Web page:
JAMMY GUEST (4th, Newmarket April 17)

Trainer George Margarson insists that this three-year-old son of Duke Of Marmalade works like a 90-rated horse at home -- and has even entered him in the 2,000 Guineas and the Derby. Therefore, it was a shade disappointing that he wasn’t able to make a bigger impact on this belated debut. However, he is worth another chance or two, given the smooth manner in which he travelled through most of the race. A bit keen early on and a bit green late on, the colt was not given a hard time by jockey Seb Sanders and should have learned plenty.

KING GEORGE RIVER (2nd, Newmarket April 17)

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Even though he made an impressive winning two-year-old debut last summer, this son of Danehill Dancer was soon sold on the cheap out of Aidan O’Brien’s yard and ended up with Alan Bailey at Headquarters. Bailey has bagged a bargain judging by the way the big, strong colt chased home Andre Fabre’s classy winner, Intello (SEE ABOVE). He unleashed a tremendous turn of foot when throwing down his challenge and although he held a fitness advantage over most of his rivals, I have little doubt he can win a Group race over 1m or 10f. He has bags of scope.

KYLLACHY RISE (2nd, Newbury April 20)

Annoyingly, course commentator Richard Hoiles persisted in referring to Sir Henry Cecil’s three-year-old as Kyllachy ROSE. I feel sure Hoiles will know his name good and proper by the time the season is out, such was the impression he made in this warm maiden. OK, he was a beaten 6/4 favourite, but for most of the contest, he travelled like a class act and just lacked race-sharpness at the death when jockey Tom Queally seemed at pains not to ask too many questions on his seasonal debut. A ball of muscle, the colt boasts a huge home-reputation, complete with Classic entries.

MAGIC OF REALITY (Unplaced, Newbury April 19)

Newbury’s two-day meeting was littered with horses from the Sir Henry Cecil yard failling to bolster their reputations. But I’m sure this impeccably-bred daughter of Galileo out of a half-sister to Breeders’ Cup Mile heroine Six Perfections won’t be long in putting things right. She was tapped for toe when shaken up to join issue, but eventually got the message and was staying on strongly when running up a blind alley and getting badly hampered in the final furlong, forcing jockey Tom Queally to snatch her up. She’s entered in the Oaks.

PAVLOSK (Won, Newbury April 19)

A big season lies ahead for brilliant trainer Sir Michael Stoute, who will be hoping to arrest a recent decline in fortunes. Helping him on his way will be this three-year-old filly, who took the eye in the paddock ahead of this 7f maiden and made no mistake in the race itself with a professional performance that belied her inexperience. Stoute has won the contest before, and connections disclosed afterwards that her victory was no great surprise.

SKY LANTERN (2nd, Newmarket April 17)

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It’s not often a Group One winner contests the Nell Gwynn 1,000 Guineas trial these days -- and even rarer for one to be beaten in it. However, the performance of Richard Hannon’s lovely-looking grey only enhanced her reputation, giving 3lbs to a seriously good winner and finishing clear of the rest. For most of the race, she travelled so powerfully and looked so sure to win that jockey Richard Hughes took a pull about 2f out. No sooner had she quickened up than the winner had swooped, but I wouldn’t rule out significant improvement in the Guineas itself. Definite place claims at least.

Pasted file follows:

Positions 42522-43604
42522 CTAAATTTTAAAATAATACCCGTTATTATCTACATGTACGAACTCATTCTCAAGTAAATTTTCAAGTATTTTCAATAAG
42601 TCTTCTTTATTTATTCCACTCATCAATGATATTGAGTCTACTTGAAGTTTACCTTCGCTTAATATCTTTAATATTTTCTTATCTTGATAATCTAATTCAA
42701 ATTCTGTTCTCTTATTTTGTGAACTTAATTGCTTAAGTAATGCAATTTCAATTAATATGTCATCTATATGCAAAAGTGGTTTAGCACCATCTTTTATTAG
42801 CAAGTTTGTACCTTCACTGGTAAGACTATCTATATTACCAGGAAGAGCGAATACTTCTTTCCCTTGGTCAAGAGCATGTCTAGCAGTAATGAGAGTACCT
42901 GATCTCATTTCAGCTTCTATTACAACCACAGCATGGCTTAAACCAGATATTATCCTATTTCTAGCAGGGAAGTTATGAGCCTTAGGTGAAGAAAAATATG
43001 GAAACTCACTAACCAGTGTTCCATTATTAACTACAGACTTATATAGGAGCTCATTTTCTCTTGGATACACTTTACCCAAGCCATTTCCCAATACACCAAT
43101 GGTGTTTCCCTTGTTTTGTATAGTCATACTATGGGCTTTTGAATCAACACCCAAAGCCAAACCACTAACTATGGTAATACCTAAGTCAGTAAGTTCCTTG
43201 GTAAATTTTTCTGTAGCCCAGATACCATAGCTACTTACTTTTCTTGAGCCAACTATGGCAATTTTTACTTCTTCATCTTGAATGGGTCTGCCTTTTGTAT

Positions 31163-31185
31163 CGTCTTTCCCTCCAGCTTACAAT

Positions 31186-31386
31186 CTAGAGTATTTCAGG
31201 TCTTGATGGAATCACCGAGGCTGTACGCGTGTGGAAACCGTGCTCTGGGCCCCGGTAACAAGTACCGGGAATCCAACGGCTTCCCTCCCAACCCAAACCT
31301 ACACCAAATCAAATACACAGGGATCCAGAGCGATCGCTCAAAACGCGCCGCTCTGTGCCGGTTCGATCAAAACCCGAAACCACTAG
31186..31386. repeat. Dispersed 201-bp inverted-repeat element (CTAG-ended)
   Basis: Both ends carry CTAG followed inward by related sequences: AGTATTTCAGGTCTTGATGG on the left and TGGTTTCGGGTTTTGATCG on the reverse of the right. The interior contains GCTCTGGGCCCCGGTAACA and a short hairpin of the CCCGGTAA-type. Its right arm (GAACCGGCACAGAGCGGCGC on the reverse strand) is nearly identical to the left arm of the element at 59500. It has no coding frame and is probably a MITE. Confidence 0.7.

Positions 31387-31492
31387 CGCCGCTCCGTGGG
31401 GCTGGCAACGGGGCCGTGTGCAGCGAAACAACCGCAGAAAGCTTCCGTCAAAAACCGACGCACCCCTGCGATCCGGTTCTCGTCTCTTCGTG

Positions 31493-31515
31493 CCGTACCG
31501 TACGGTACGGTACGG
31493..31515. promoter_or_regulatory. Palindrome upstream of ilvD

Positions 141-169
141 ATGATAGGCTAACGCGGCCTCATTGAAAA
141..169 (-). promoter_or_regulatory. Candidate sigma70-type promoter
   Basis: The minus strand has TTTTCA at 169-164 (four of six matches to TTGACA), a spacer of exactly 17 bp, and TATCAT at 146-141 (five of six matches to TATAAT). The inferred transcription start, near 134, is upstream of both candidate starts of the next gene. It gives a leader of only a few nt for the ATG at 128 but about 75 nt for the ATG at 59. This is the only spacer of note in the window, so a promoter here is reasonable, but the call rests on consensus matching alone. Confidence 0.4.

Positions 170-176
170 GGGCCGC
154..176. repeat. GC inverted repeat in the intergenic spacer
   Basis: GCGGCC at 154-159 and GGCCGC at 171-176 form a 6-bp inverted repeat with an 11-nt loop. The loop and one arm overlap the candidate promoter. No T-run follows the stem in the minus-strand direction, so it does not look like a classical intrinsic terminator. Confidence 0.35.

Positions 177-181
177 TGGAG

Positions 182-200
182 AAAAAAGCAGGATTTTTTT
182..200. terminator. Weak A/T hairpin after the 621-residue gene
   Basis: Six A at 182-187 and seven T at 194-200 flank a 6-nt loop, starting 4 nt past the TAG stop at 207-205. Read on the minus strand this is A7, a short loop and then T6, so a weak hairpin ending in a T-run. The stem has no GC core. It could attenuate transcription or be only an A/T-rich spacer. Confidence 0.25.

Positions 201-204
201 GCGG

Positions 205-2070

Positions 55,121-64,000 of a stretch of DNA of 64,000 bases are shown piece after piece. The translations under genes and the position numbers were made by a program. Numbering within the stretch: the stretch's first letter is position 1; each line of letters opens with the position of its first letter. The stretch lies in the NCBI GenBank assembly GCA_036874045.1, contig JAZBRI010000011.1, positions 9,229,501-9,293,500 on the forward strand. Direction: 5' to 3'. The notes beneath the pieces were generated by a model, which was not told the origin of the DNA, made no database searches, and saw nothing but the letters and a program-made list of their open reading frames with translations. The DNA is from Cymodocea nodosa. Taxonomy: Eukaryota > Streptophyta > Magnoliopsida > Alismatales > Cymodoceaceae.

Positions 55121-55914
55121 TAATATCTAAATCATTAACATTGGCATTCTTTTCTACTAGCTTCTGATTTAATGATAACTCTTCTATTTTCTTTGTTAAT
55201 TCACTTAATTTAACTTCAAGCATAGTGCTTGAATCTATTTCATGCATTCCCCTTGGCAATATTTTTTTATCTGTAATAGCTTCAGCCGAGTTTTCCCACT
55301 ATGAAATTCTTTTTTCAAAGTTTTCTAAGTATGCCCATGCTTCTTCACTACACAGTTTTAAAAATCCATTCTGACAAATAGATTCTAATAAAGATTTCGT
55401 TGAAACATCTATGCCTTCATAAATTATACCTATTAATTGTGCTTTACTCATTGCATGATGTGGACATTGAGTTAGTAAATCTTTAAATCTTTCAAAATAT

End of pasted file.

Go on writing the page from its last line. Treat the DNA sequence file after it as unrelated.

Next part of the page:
TICKLED PINK (Won, Newmarket April 18)

In the week that the legendary Black Caviar was retired, another sprinting mare of immense talent could well have been unearthed by Sir Henry Cecil. Eyebrows were raised by Cecil’s decision to pitch this four year-old grey daughter of Invincible Spirit into the Group Three Abernant Stakes on the back of only four runs in modest maidens. But those eyebrows were sent through the roof by her scintillating front-running triumph that left seasoned speesters toiling in her wake. The trainer is sure she will improve again. Intriguingly, her dam, Cassandra Go, won the 2001 King’s Stand Stakes at Royal Ascot before finishing second in the July Cup.

TORONADO (Won, Newmarket April 18)

If you weren’t a fan of Richard Hannon’s unbeaten powerhouse before this Craven Stakes victory, you certainly were afterwards. Personally, I’m an ardent fan of 2,000 Guineas favourite, Dawn Approach, but there’s little doubt Hannon’s colt will give him a thorough test in the May 3 Classic. After setting a healthy gallop, jockey Richard Hughes wound it up approaching The Bushes before his mount surged clear from The Dip when properly shaken up. Hannon described him as a machine and outlined plans to go on to the Derby whatever happens in the Guineas.

WINDHOEK (Won, Newmarket April 18)

The increasing popularity of the £200,000 Tattersalls Millions Trophy yielded a high-quality field for this year’s renewal. Yet the race was won by a colt who’d run only once, had been off the track for 331 days, had sustained a fractured pastern, suffered with an eve-of-race foot-abscess and, according to his trainer, Mark Johnston, was about 30 kilos overweight! All that underlines what an outstanding performance the handsome son of Cape Cross delivered -- and also gives an indication of the kind of animal he might be when he’s A1! Not surprisingly, Johnston is now eyeing the Dante Stakes at York before a possible tilt at the Derby.

WINNING EXPRESS (3rd, Newmarket April 17)

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I doubt whether Ed McMahon’s compact filly has the stamina to win the 1,000 Guineas. I doubt whether she could ever reverse from with the impressive first two in this splendid renewal of the Nell Gwynn Stakes. But I’m certain the daughter of Camacho, who did nothing but improve as a two-year-old, has trained on and can land some decent prizes this term. Having travelled nicely throughout, she was desperately unlucky not to finish closer after repeatedly hitting traffic problems as jockey Franny Norton tried to manoeuvre a run. When she got out, she ran on nicely, only to find the front two had flown.